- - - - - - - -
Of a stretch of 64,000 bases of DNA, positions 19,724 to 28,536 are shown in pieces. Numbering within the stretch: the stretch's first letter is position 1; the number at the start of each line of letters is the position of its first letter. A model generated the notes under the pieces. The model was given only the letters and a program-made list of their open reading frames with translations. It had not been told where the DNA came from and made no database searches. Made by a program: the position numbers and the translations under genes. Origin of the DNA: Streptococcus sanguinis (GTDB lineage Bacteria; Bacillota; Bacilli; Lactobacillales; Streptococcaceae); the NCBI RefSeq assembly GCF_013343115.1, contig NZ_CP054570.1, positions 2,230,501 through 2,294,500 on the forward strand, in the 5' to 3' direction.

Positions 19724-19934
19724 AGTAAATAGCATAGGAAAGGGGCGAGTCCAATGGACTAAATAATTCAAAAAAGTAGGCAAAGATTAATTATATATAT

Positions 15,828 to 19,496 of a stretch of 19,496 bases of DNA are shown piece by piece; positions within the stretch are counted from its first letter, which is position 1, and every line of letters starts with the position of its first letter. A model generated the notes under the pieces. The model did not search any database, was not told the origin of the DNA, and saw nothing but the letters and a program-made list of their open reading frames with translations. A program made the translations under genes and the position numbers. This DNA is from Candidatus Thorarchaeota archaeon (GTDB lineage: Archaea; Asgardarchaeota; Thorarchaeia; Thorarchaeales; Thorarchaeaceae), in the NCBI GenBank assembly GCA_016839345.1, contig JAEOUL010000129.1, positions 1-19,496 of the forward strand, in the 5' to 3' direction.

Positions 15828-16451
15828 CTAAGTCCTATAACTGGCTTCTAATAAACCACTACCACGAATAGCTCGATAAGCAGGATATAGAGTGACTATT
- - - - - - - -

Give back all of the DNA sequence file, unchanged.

Of a stretch of 64,000 bases of DNA, positions 19,724 to 28,536 are shown in pieces. Numbering within the stretch: the stretch's first letter is position 1; the number at the start of each line of letters is the position of its first letter. A model generated the notes under the pieces. The model was given only the letters and a program-made list of their open reading frames with translations. It had not been told where the DNA came from and made no database searches. Made by a program: the position numbers and the translations under genes. Origin of the DNA: Streptococcus sanguinis (GTDB lineage Bacteria; Bacillota; Bacilli; Lactobacillales; Streptococcaceae); the NCBI RefSeq assembly GCF_013343115.1, contig NZ_CP054570.1, positions 2,230,501 through 2,294,500 on the forward strand, in the 5' to 3' direction.

Positions 19724-19934
19724 AGTAAATAGCATAGGAAAGGGGCGAGTCCAATGGACTAAATAATTCAAAAAAGTAGGCAAAGATTAATTATATATAT

Positions 15,828 to 19,496 of a stretch of 19,496 bases of DNA are shown piece by piece; positions within the stretch are counted from its first letter, which is position 1, and every line of letters starts with the position of its first letter. A model generated the notes under the pieces. The model did not search any database, was not told the origin of the DNA, and saw nothing but the letters and a program-made list of their open reading frames with translations. A program made the translations under genes and the position numbers. This DNA is from Candidatus Thorarchaeota archaeon (GTDB lineage: Archaea; Asgardarchaeota; Thorarchaeia; Thorarchaeales; Thorarchaeaceae), in the NCBI GenBank assembly GCA_016839345.1, contig JAEOUL010000129.1, positions 1-19,496 of the forward strand, in the 5' to 3' direction.

Positions 15828-16451
15828 CTAAGTCCTATAACTGGCTTCTAATAAACCACTACCACGAATAGCTCGATAAGCAGGATATAGAGTGACTATT